That's about it, there are a few more under the radar Japanese sites but if you want to get manga online those will be your best bets. As was already said it's pretty easy to go out and purchase manga from your local bookstore, by putting money into the industry they get more money to license and release new manga such as HLP.

    Reading manga from Mangafox, or Mangatank, is of course completely illegal, they are fly by night criminal websites which steal the works of others, give it out for free, and make a ton of money from the ads and malware that get installed when you visit their site. If you run a search on Google for a manga you'll typically get illegal sites, or what ever new illegal site that took over, and a few DMCA take down notices from the dead sites.

    Interesting read from the creators of several well known manga about what they wish would happen to people who illegally distribute their work:
    http://www.animenewsnetwork.com/interest/2010-08-22/black-lagoon-hellsing-creators-discuss-illegal-uploads
    My favorite one was from the creator, author, and artist of Hellsing:

    should contract a bizarre, previously unknown disease — therefore, the disease would be named after the uploader in medical journals, and that would be how the uploader would be remembered for posterity.

    Just make sure you legally purchase your manga, you want to be a fan of these amazing artists, you don't want to be someone they hope:
    @Rei:

    contract pancreatic cancer or something similar



  • I got threw BAM and there site so I can all ways get those discounts



  • I'm not a huge manga reader, but when I do, I usually find what I want on Amazon, or at the Hastings the town over from where I live. Between what manga I do have, and what I inherited when I got married from my wife; I have to keep building shelves just to hold them all.



  • I actually have a local bookstore that has some pretty good ones at random times. Just the other day picked up Knights of Sidonia Vol. 1 to Vol. 4 there. If not there Amazon, I do wish more places had it though to browse around. I just love picking them up and sifting through, let alone the reason I still buy them.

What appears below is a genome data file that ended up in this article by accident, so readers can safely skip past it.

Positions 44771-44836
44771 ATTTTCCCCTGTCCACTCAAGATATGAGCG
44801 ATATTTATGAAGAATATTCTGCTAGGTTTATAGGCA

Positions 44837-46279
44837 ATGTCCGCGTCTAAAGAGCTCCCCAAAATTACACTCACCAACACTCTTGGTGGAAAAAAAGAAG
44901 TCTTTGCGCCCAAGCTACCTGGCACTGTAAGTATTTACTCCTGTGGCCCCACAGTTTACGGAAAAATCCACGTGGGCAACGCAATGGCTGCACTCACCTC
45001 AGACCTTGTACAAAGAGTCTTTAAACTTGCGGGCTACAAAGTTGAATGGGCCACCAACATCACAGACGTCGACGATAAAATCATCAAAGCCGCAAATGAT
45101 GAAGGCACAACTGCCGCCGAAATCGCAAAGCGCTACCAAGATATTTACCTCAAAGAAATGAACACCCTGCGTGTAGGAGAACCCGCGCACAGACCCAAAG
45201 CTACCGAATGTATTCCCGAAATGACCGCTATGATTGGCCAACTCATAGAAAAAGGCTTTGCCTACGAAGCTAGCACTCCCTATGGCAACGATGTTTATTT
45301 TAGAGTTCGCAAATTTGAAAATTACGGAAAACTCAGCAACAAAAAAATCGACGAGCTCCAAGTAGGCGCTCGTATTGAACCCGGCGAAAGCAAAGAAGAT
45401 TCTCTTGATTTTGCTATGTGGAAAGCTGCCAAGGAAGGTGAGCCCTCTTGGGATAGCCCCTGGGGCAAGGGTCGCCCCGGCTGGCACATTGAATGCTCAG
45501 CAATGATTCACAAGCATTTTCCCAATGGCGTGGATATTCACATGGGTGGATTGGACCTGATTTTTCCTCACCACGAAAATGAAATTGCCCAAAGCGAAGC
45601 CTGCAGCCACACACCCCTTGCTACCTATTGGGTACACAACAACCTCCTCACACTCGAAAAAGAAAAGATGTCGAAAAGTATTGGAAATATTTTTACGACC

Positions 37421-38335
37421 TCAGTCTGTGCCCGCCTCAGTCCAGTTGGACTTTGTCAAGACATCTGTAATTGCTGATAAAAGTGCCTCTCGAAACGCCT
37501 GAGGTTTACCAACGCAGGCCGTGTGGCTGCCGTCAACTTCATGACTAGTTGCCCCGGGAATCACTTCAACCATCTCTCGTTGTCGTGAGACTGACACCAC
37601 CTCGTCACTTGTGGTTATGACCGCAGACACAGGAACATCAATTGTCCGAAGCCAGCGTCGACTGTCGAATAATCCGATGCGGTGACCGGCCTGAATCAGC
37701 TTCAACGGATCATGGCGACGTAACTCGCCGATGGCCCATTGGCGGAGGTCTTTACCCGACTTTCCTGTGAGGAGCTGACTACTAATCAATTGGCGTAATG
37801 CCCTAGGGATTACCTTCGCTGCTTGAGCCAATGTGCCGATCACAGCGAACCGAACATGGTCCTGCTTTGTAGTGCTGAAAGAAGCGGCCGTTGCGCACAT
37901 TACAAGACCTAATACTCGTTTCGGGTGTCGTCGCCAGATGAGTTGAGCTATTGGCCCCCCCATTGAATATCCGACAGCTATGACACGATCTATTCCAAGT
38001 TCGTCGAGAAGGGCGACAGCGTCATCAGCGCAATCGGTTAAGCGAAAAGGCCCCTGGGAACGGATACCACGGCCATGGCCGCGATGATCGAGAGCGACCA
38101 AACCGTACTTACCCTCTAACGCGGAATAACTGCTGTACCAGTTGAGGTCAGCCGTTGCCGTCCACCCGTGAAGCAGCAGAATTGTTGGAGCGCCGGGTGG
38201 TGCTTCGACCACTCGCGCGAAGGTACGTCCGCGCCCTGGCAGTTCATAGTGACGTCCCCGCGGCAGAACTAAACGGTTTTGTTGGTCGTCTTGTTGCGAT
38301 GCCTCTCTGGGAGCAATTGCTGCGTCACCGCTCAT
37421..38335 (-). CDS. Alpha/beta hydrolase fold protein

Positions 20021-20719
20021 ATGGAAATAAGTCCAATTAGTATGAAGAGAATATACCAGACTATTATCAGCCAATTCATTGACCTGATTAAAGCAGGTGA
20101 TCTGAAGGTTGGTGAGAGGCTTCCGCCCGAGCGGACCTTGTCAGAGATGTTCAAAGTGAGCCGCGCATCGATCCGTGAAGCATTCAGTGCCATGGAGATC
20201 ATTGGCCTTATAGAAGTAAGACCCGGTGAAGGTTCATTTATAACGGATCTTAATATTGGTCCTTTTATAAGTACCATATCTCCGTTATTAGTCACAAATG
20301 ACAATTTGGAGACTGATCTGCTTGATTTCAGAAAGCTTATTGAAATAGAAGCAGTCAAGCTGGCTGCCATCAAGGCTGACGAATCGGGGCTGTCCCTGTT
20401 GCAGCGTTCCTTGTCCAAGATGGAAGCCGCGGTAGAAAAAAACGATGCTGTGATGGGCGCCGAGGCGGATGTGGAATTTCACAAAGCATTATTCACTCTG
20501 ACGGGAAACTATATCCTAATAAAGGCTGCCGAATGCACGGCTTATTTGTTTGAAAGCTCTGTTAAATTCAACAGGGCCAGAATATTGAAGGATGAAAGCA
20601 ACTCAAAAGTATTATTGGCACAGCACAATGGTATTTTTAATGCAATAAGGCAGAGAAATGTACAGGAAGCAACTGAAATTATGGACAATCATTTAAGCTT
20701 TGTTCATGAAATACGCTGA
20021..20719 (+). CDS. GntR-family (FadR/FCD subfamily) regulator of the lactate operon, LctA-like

• @St0ck:

    Reading manga from Mangafox, or Mangatank, is of course completely illegal, they are fly by night criminal websites which steal the works of others, give it out for free, and make a ton of money from the ads and malware that get installed when you visit their site.

    Actually this is what I had originally thought and hence the main reason why I asked about it in the first place. At first I thought oh cool.. just what I was looking for! then I thought.. well maybe I should ask around about it, I'm glad I did ask.



  • @Davidism:

    Between what manga I do have, and what I inherited when I got married from my wife; I have to keep building shelves just to hold them all.

    • This tickled me me some

    I'm not really a "avid reader" in general myself but my wife can go through books like water, so I can can relate about the endless shelf building. lol For my own sanity I had converted her over to digital.



  • Thanks all for these suggestions. I'm already a subscriber to the Crunchyroll manga service, but was looking for other sources as well.



  • There is only one store in the our city, Grand Island, ne to buy manga or DVD that is Hastings or Best Buy



  • ☆ ~('▽^人) I'm poor, so I rent manga from a local library. It's awesome cause I can read free hard copy manga - I'm not a fan of digital - paper is the way to go.

    The feel of soft paper, the smell of the glue and ink. This way, I can see the best detail of the art. I want to draw like all of these manga artist one day.

    But, like a lot of you I also buy manga from Amazon.ca (as often as I can), if it's not at my library. AND if the series is not being published in English anymore, then I use an illegal site that has it translated, to finish off the series.



  • I used to buy my manga at Waldenbooks, but it closed down a few years ago. A few months later, a Books-a-Million store was made. I almost fainted from excitement when I saw how much manga they had. Other than that, I rarely get used manga from the used book store and GoodWill (whenever Goodwill "had" any manga…which is "rare").



  • Just an update for those who might like the digital manga option. I've since tried out emanga, Viz, and Yen Press. All three have some interesting titles, and the latter two have iOS apps (not sure about Android and other platforms). Purchases on these go through the iTunes Store. Purchased emanga titles can be read online and/or opened and stored in iBooks. These, in addition to the Crunchyroll subscription, make for a decent digital manga collection.



  • there seem to be many legit ways to read manga online now I have tried a few non legit honestly and also shonen jump online (the latter format I like but the content less so) anyway I still and always will prefer reading mine in printed form either via library or places like BN nothing beats tankoubon